Anonymous Coward | about 5 months ago | (#46952205)

systemd is just an inferior version of launchd [apple.com] .

Re:launchd (1)

McKing (1017) | about 5 months ago | (#46952317)

And both systemd and launchd are inferior versions of SMF [wikipedia.org] from Solaris.

Re:launchd (0)

Anonymous Coward | about 5 months ago | (#46952463)

I suspect that the people responsible for systemd never even thought to look at already-existing alternatives, and just wanted to push their weight around and implement whatever the hell they felt like implementing. Every argument I have or read about systemd makes it clear that they are not interested in adhering to age-old paradigms of modularity and simplicity, nor of even empowering the user with choice. The result is a black-box init system that intimidates users from messing with it.

Re:launchd (0)

Anonymous Coward | about 5 months ago | (#46952547)

launchd cannot be an inferior version of SMF considering that launchd predates SMF. Launchd came out in 2005. SMF didn't come out until 2006.

Re:launchd (1)

Jody Bruchon (3404363) | about 5 months ago | (#46952549)

And all of them are inferior versions of sysvinit. ;)

GNU Is Working on It (2)

Unknown Lamer (78415) | about 5 months ago | (#46952231)

See Daemon Managing Daemon [gnu.org] . It was written in the early-00s for the Hurd, languished for the better part of a decade, and has been picked up again. It has a model kind of like systemd, only without the Windows braindamage (I mean come on, ini files as a programming language [lwn.net] ?). Development on DMD is pretty active now [gnu.org] , and it's written in Scheme instead of C so mere mortals can hack on it. The design is pretty interesting, and makes extending things easy. E.g. imagine you run an openafs cell and need a service to grab Kerberos tickets and afs tokens at start. You can just register interest in the service in another service and have it Just Work (tm). From the looks of it, you may even be able to just write a single "Kerberize all the services" service. Better than sysvinit (oh joy, forking an init script) and better than systemd (oh joy, forking an ini-file-pretending-its-not-a-program)..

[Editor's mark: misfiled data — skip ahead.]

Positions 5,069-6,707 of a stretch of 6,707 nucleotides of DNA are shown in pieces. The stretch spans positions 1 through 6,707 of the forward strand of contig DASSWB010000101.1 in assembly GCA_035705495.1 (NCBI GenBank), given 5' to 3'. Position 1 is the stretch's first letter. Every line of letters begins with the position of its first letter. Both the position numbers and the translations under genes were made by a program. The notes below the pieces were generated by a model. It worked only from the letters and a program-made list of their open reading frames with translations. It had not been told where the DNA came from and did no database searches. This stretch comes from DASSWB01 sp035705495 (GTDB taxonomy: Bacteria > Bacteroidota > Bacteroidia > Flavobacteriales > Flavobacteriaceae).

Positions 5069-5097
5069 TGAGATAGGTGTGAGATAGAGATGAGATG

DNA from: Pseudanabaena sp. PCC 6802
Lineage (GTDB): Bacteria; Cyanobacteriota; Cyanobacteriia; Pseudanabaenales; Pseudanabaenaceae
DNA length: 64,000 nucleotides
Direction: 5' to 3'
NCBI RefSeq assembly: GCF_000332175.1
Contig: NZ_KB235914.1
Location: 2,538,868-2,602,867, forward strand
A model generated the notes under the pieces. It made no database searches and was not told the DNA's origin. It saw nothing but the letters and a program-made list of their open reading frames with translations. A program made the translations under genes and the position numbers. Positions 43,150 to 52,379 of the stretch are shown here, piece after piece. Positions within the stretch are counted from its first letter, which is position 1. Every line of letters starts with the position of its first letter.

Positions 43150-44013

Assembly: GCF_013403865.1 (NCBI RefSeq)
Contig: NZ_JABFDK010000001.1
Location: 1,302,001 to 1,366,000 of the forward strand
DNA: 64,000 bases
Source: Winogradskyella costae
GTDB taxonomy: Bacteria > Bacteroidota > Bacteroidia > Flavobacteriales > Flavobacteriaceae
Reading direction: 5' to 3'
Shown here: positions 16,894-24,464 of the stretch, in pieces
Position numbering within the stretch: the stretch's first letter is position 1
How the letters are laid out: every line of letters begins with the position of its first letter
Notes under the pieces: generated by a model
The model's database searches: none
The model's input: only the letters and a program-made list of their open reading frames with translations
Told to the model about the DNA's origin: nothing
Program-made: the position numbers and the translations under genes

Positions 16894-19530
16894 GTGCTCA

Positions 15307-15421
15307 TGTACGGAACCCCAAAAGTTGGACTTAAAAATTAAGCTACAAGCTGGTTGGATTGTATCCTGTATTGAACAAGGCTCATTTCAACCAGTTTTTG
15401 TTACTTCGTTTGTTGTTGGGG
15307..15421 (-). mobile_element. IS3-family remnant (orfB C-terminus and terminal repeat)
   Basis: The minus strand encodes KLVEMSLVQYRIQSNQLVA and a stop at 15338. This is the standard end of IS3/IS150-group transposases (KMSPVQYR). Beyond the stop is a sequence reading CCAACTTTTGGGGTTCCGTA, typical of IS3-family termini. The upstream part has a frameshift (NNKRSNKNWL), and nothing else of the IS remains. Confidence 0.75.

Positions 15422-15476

Don't like it? (1)

Anonymous Coward | about 5 months ago | (#46952301)

Write your own. The source code is out there - fix what you don't like.

Re:Don't like it? (0)

Anonymous Coward | about 5 months ago | (#46952345)

With this software that doesn't work... on purpose.

alternatives (0)

Anonymous Coward | about 5 months ago | (#46952349)

there is always BSD for servers and gentoo for desktops

depinit (4, Informative)

lkcl (517947) | about 5 months ago | (#46952351)

depinit. written by richard lightman because he too did not trust the overcomplexity of sysv initscripts and wanted parallelism, it was adopted by linux from scratch and seriously considered for adoption in gentoo at the time. richard is extremely reclusive and his web site is now offline: you can get a copy of depinit however using archive.org.

using depinit in 2006 i had a boot to X11 on a 1ghz pentium in 17 seconds, and a shutdown time of under three. depinit has two types of services: one is the "legacy" service (supporting old style /etc/init.d/backgrounddaemon) and the other relied on stdin and stdout redirection. in depinit you can not only chain services together for their dependencies but also chain their *stdin and stout* _and_ stderr together.

that has some very interesting implications. for example: rather than have some stupid system which monitors /var/log/apache2/logfile for security alerts or /var/log/auth.log for sshd attacks, what you do is run sshd or apache2 as a *foreground* service outputting log messages to stderr, chained to a "security analysis" service which then chains to a log file service.